A: We were not but when we saw the playback, we were very moved. What you see in the final film was done in one take. Plus, it was my first kiss on film and my first kiss in normal life too.
Q: That is not a bad first kiss experience, my friend!
A: I know, right?! (audience laughs) The first take I actually choked and almost vomited because I had popped in a mint to keep fresh and I choked on it! Luckily, we were able to capture a more romantic vibe afterwards. The whole sequence was one shot which was very difficult but our Director of Photography Hillary Spera somehow got it all in one take. It was amazing to shoot but we didn’t realize the real power of it until later.
Q: You commit so many acts of bravery on screen in this film and viewers might get so caught up in your performance they could forget you are the same age as the character you’re playing. As an actor and a teen, how did you separate all that out mentally?
A: I was very nervous going into the shoot. I knew it was an indie movie with a small budget and I had to be very professional in order for us to create a piece of art we would all be proud of. I had to separate myself from that nervousness and come in every day ready to work. The emotional preparation was there. You had to take whatever little moments you were given and make it work.
Q: You’ve said that you’re proud of the character of Ulysses that he’s a three-dimensional person and not just a tribute to diversity. When did you realize when he was going to be a real flesh and blood character?
A: As soon as I read the script I felt a connection to Ulysses as a person and just as a teenager, who was as confused as any teenager. He felt like the world was closing in on him. But I feel like for Ulysses, not only does he find himself in the film, he’s able to come to terms with a lot of things and be comfortable with who he is. This is such important representation for people to see. Damon, our writer and director thought it was very important that all of the people in the cast be people of color and all of the trans characters be played by trans actors (audience applauds). He wanted to make sure that no matter what, the film was a human story and to make sure it wasn’t exploitative or voyeuristic.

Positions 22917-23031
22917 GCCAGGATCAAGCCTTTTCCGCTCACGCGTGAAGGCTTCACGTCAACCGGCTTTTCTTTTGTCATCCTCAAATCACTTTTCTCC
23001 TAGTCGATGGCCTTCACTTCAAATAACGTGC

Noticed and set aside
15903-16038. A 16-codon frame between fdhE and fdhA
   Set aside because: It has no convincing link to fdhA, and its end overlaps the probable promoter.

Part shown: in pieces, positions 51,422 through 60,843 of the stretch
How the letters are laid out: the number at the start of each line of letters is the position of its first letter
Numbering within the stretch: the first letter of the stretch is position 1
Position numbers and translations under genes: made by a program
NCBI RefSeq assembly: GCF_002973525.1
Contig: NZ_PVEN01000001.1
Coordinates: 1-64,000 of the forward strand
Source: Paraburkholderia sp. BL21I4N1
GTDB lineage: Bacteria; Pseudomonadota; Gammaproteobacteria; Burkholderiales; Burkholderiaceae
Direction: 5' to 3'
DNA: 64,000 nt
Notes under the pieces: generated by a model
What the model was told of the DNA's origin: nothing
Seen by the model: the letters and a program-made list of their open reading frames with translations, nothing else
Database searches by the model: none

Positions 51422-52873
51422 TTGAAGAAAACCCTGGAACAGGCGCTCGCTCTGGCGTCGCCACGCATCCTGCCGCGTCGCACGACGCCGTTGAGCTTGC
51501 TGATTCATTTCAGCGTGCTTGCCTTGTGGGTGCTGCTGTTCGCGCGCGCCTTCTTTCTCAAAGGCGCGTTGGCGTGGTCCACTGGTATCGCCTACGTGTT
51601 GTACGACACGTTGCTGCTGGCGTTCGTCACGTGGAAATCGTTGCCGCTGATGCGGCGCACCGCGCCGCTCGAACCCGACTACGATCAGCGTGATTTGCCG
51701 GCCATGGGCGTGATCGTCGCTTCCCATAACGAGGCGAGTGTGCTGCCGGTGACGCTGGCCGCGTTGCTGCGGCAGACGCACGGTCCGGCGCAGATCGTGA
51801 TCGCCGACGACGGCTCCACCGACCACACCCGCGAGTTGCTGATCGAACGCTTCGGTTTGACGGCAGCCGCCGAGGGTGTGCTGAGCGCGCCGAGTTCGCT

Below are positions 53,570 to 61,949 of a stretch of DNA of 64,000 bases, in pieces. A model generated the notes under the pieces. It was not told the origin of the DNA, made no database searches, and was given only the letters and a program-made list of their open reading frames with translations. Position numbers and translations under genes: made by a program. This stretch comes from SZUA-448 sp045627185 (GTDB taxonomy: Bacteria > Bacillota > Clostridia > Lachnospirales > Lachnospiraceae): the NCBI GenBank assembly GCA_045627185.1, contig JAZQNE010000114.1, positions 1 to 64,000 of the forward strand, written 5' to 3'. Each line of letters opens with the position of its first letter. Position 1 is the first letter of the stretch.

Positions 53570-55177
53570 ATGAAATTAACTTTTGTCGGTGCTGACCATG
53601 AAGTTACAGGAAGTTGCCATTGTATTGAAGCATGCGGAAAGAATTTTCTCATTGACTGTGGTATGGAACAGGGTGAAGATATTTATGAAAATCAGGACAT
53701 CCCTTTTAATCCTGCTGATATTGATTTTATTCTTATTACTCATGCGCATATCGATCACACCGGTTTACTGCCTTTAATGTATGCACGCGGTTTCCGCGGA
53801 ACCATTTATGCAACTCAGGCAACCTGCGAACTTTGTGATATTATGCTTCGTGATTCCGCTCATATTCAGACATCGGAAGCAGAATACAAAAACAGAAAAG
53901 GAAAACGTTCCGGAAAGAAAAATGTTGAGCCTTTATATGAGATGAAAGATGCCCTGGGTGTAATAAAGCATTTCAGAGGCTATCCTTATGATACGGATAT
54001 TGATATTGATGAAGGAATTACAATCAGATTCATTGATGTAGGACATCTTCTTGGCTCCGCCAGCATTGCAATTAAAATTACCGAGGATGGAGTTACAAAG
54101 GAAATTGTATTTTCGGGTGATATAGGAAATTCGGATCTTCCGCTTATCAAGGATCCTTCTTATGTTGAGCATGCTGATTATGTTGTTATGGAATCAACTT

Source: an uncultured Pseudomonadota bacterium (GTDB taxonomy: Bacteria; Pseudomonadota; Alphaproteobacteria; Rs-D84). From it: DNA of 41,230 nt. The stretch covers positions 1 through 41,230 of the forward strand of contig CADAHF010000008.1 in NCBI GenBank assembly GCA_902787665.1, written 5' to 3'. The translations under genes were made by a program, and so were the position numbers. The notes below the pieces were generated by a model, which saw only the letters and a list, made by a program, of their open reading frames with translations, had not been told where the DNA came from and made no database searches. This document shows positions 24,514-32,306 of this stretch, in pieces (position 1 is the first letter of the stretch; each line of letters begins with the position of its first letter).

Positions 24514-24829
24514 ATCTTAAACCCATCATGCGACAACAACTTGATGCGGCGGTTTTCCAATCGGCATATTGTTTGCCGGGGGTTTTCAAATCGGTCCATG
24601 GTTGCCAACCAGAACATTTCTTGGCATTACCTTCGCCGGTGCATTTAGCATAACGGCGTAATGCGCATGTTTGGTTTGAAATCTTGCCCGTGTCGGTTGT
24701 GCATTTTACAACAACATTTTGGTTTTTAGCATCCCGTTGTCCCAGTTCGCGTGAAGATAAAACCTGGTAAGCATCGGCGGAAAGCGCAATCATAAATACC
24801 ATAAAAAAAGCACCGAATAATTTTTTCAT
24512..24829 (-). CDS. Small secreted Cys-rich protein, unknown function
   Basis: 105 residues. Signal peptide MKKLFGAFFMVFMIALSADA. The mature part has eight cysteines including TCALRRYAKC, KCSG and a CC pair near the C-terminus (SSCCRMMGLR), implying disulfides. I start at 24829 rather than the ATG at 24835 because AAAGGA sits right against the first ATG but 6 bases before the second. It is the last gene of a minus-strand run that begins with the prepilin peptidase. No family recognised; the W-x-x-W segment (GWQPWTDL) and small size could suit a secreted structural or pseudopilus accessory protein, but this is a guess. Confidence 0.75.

Q: We’ve got to talk about Aunt Rose who is played by the great Regina Taylor. Some of us in this room are old enough to remember her as Lilly Harper from “I’ll Fly Away,” the 1990s TV series that was shot here in Georgia. Did you Google her before you filmed your scenes with her?
A: Most of the people in the film I met on set. We had one meeting a couple of days before the shoot but that was it. I didn’t know that Regina Taylor was going to be in it or that [author, playwright and performance artist] Kate Bornstein was going to be in it. To be surrounded by such talent was an amazing experience.
Q: What do you want “Saturday Church” to say to young people, especially young people of color who might be working out their sexual or gender identity?
A: It’s important for young people to see this movie and to connect with Ulysses, even if it’s not through sexuality or gender identity. I just want them to know it’s OK to be who you are, that you’re a beautiful human being. If you’re scared or you don’t have support at home, there are people out there who love you. There are a million different ways to express yourself and every single one is beautiful. If one young person can see this film and be changed by it or can connect to it and be comforted by it, that would be amazing to me. That’s my hope for this film.
The critically acclaimed “Saturday Church” will have a free encore screening Wednesday night at 7 p.m. at the Phillip Rush Center, 1530 DeKalb Avenue, Suite A, Atlanta 30307.
Richard L. Eldredge is the founder and editor in chief of Eldredge ATL. As a reporter for the Atlanta Journal-Constitution and Atlanta magazine, he has covered Atlanta since 1990.